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Talk Talk

‘Chance Meeting’ lead to After the Flood, the 10 minute epic track on Talk Talk’s Laughing Stock album. Miles and decades apart perhaps, but the kinship between the two bands is deep and the legacy strong. After hitting it big as new wave stars in the early and mid-80s,  Talk Talk abandoned synth-pop and went experimental. Their 1988 album Spirit of Eden and its follow-up, 1991’s Laughing Stock, are brilliant cult classics, steeped in the kinds of jazz-influenced sounds that would later be known as post-rock. Feedback has never sounded so good.

Oblique Strategies, Eno/Schmidt
My own copy (2nd edition), purchased on eBay eons ago. Card just pulled: “Do Nothing as Long as Possible.” Now they tell me.
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The Bob (Medley)

St Paul's in the Blitz

War is hell, and The Bob (Medley) isn’t much better. Of its time, The Bob is another in Bryan Ferry’s first album punning titles (The Battle of Britain) and the song delivers yet another dramatic vocal performance. This one is strained though, and for the first (and thankfully rare) time on a 70s Roxy Music album, the lyrics are trite and forgettable. A year after The Bob was recorded, the band mothballed the track and never performed it again.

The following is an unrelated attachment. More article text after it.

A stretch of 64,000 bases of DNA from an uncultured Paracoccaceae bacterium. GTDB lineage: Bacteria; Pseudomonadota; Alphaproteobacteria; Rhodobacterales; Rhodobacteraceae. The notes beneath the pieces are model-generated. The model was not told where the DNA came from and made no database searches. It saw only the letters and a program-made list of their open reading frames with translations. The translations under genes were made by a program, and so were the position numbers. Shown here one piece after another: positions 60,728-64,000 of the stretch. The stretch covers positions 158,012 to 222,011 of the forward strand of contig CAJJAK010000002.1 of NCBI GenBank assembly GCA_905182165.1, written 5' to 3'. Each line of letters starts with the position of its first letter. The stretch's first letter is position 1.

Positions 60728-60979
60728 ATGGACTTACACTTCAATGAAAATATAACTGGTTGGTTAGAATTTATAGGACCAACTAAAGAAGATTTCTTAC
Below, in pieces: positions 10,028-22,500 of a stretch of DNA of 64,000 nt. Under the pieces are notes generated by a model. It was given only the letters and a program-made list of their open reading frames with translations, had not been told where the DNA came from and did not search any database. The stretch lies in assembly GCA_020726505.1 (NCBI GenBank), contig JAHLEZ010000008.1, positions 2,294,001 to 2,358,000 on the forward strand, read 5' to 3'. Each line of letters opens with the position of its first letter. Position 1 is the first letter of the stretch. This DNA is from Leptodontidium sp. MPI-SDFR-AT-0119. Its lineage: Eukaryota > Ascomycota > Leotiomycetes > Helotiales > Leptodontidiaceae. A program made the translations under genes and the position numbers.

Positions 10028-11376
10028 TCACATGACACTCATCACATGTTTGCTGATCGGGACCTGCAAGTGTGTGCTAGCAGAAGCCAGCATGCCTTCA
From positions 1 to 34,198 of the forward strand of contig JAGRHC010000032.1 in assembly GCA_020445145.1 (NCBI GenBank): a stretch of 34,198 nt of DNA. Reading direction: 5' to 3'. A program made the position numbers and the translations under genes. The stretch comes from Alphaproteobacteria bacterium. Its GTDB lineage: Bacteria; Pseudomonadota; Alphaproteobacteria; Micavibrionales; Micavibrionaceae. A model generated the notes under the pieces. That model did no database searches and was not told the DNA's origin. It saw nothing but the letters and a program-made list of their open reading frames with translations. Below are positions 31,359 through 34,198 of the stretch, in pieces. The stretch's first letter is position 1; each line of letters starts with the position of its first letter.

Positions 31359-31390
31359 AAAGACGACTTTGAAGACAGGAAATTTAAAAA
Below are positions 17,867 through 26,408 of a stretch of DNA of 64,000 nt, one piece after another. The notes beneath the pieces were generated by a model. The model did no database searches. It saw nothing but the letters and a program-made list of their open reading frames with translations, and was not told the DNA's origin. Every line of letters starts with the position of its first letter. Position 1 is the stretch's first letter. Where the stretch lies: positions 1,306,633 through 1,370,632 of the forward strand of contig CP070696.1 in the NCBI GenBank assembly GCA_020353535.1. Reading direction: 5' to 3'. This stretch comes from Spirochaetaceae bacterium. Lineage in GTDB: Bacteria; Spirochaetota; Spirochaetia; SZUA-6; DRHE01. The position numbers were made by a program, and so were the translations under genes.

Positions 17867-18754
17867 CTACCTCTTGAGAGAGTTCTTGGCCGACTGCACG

For all its shortcomings, The Bob did mark an important plot point for the early Roxy line-up as it was one of the songs recorded for the demo tape sent to the talented Melody Maker writer Richard Williams in 1971:

People didn’t normally send out tapes out of the blue in those days…To this day I don’t know how Bryan found my home address. But there is a note in my diary for March 1971 which states, “Brian coming in to drop off tape” – and that was Bryan. 

So I played the tape, and thought it was pretty extraordinary.
Richard Williams

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 Promotional sticker for the original Roxy Music demo tape//Malcolm Bird